Are You A Leader We Can Bank On?

Focus on the jockey as much as the horse

“Focus on the jockey as much as the horse. Or, if racing eludes you, bet on the head coach…would you feel confident investing your hard-earned money on a legal bet this weekend on a team in the NFL without researching or knowing the history of the coach of that team?” – Jim Cramer

We’ve written about the five common mistakes we see CEOs make, and it’s also interesting to look at the opposite angle – who is leading well.

After reading an interview in last Sunday’s newspaper with Jim Cramer, the host of CNBC’s Mad Money, about his new book, I had to find out who he identified as the 21 “bankable” CEOs – and why.

Almost all 21 have a communications tie-in, and they are in line with how we coach many of our CEO clients.

Whatever our role, we should always be mindful of ways to increase our leadership.

Here are four traits of “bankable” leaders that are worth adopting:

Engender Trust.

The most important element of leadership is trust. Trust will help you weather the storm, as Cramer describes of Howard Schultz’ leadership and recent turn around at Starbucks. Almost everything he says he will do – he does. Even in the face of doubt, he has delivered results from Europe to China. Whether this is integrity or follow through, it breeds trust. Named as one of our Top Ten Communicators of 2011, Schultz is a role model for how to engender trust.

The “Get It” Factor.

We look for the “Get It” factor in all levels of hiring here at Decker, but it’s an essential element for leaders everywhere. It’s kind of like the “X-Factor,” but instead of measuring how much you stand out, it measures the way you relate to others. How do you demonstrate that you get it? By focusing on your listener. What do they need, what do they want? That’s what you need to tell them. Bankable leader Ron Shaich of Panera Bread appealed to youth by understanding that natural and organic was important to them. It’s paid off in customers and loyalty.

Create a Shared Vision.

True influence – and power – stems from creating a shared vision. One of the best in business today is Alan Mulally. We recognized him as one of our Top Ten Communicators of 2013 for translating his results into actions. And according to Cramer, “as long as Alan is running Ford” – it’s worth it as “a core investment.” Talk about trusting the jockey.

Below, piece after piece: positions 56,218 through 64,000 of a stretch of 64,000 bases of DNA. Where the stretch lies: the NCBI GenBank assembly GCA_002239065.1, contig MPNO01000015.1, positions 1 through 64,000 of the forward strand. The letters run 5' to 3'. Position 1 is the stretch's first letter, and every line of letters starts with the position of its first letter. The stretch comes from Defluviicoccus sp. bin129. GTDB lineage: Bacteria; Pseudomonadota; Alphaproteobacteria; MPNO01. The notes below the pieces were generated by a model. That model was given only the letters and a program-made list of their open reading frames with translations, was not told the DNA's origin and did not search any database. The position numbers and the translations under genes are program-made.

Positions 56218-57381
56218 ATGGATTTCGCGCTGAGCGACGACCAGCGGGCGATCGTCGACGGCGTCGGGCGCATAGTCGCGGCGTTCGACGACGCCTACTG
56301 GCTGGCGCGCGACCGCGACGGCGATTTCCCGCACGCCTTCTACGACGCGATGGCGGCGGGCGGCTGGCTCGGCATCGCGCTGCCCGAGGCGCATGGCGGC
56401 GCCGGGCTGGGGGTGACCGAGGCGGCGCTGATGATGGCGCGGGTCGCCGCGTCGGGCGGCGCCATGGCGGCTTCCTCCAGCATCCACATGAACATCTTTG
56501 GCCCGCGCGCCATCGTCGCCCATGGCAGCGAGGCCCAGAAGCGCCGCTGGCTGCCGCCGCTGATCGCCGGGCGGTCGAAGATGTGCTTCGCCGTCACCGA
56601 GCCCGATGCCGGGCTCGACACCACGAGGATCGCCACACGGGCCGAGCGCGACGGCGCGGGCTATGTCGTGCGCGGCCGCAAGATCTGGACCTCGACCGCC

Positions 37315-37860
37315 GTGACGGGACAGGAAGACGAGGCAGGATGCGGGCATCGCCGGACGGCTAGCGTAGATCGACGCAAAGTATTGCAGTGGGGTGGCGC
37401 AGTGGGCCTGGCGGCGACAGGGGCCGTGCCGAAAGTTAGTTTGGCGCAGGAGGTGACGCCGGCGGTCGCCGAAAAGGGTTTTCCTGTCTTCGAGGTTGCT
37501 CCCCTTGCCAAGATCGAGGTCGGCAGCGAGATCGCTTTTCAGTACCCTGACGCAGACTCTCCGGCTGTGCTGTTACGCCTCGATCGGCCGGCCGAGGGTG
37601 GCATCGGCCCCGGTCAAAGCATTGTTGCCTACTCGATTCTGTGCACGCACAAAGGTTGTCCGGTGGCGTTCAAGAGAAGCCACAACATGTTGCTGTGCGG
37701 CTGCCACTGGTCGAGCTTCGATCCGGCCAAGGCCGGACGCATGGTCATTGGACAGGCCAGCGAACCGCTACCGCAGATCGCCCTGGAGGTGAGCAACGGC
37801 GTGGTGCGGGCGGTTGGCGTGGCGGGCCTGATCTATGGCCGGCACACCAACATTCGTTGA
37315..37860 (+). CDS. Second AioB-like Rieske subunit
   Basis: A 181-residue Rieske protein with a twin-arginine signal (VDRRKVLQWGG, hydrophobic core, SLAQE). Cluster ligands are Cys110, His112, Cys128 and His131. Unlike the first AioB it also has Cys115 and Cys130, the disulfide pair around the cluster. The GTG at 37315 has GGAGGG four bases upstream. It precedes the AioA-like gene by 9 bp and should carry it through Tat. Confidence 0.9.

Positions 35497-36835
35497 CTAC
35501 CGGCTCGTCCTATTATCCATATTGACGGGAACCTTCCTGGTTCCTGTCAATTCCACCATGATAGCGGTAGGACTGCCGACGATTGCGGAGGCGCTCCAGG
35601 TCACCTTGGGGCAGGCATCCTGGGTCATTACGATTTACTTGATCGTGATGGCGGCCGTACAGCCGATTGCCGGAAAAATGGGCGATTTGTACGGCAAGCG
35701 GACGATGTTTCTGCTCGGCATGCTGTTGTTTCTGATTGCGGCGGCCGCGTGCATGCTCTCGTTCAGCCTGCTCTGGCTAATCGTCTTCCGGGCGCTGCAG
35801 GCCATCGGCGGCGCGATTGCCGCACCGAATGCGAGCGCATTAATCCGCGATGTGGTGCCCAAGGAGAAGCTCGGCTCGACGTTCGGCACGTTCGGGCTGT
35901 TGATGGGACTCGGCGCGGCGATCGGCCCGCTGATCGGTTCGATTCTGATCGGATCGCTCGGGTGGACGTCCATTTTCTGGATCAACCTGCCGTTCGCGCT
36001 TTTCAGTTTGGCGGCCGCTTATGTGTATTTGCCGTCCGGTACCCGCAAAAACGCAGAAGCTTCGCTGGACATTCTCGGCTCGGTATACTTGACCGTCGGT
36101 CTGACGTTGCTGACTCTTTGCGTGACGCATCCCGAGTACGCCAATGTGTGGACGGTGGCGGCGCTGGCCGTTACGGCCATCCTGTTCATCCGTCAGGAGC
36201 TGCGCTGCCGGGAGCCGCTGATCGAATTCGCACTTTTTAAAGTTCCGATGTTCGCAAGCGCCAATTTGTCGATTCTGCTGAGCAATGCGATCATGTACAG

Give (and get) Balanced Feedback.

Sharing critical feedback in a way that left him feeling empowered instead of deflated was one of the ways Bob Iger of Disney left a lasting impression on Cramer. Strengthening your team’s weaknesses while recognizing what they are doing well creates results. Neither Iger nor Decker originated the idea of balanced feedback, but you will always see a benefit from sharing 3×3, or balanced feedback.

We can all learn from these best practices – even if you’re not a CEO. Use these tips to increase your influence because we all want to be bankable.

Keep It Simple, Sweetheart

“Considering the inherent value of every person on the planet, I optimistically envision a future where all people are treated equally regardless of what they look like or in what part of the country they live.”    - Not what Dr. Martin Luther King Jr. said Ever wonder why TED … Continue reading

Just Add Humor

“I love people who make me laugh.  I honestly think it’s the thing I like most, to laugh.  It cures a multitude of ills.  It’s probably the most important thing in a person.” – Audrey Hepburn The key to being funny is not worrying about the outcome. Release that armor … Continue reading

How to Make Better Choices in Life and Work

It’s something we all strive to do – make better choices. So much of the work we do at Decker focuses on helping others make better choices. We help people be more influential when they communicate their ideas. And an important part of being more influential comes from understanding how … Continue reading

Fake It Till You Become It

Several of our program leaders use the phrase, “Fake it till you make it” when they are coaching. I prefer to raise the bar on that challenge. Do as social psychologist and HBS Professor Amy Cuddy says: Fake it till you become it. Amy’s TED talk is filled with reasons … Continue reading

Video Blog: Steve Jobs motivated with numbers

Before coming up for air from the new Steve Jobs biography, I stumbled across a great example of how to motivate people by using graspable numbers. We call this a SHARP (Stories, Humor, Analogies, References and Quotes, Pictures and Visuals) using human scale statistics, which we’ve covered before but will again because … Continue reading

A little eye communication goes a long way for WOMM

Last week I wrote on various aspects of eye communication. A couple of experiences prompt me to write again – on how eye communication impacts word of mouth marketing. And how important is word of mouth marketing? 80% of reviews are positive…because people want to share things they enjoy. Known … Continue reading

Thankful for “Reality Check”

With so many good books out recently… “Outliers“, “Tribes“, “You’ve Got To Be Believed To Be Heard” – had to have that in there ;-) why single out Guy Kawasaki’s “Reality Check” on this Thanksgiving? Because… It’s that good. It’s a big book. You can get a multitude of tips … Continue reading

You’ve Got To Be Believed To Be Heard

With today’s headlines, now more than ever “You’ve Got To Be Believed To Be Heard.” So I’m delighted to announce the release of my newly revised book, just published in hard cover from St. Martins Press! Some great blog reviews already received are from Nancy Duarte of Slide:ology fame, Garr … Continue reading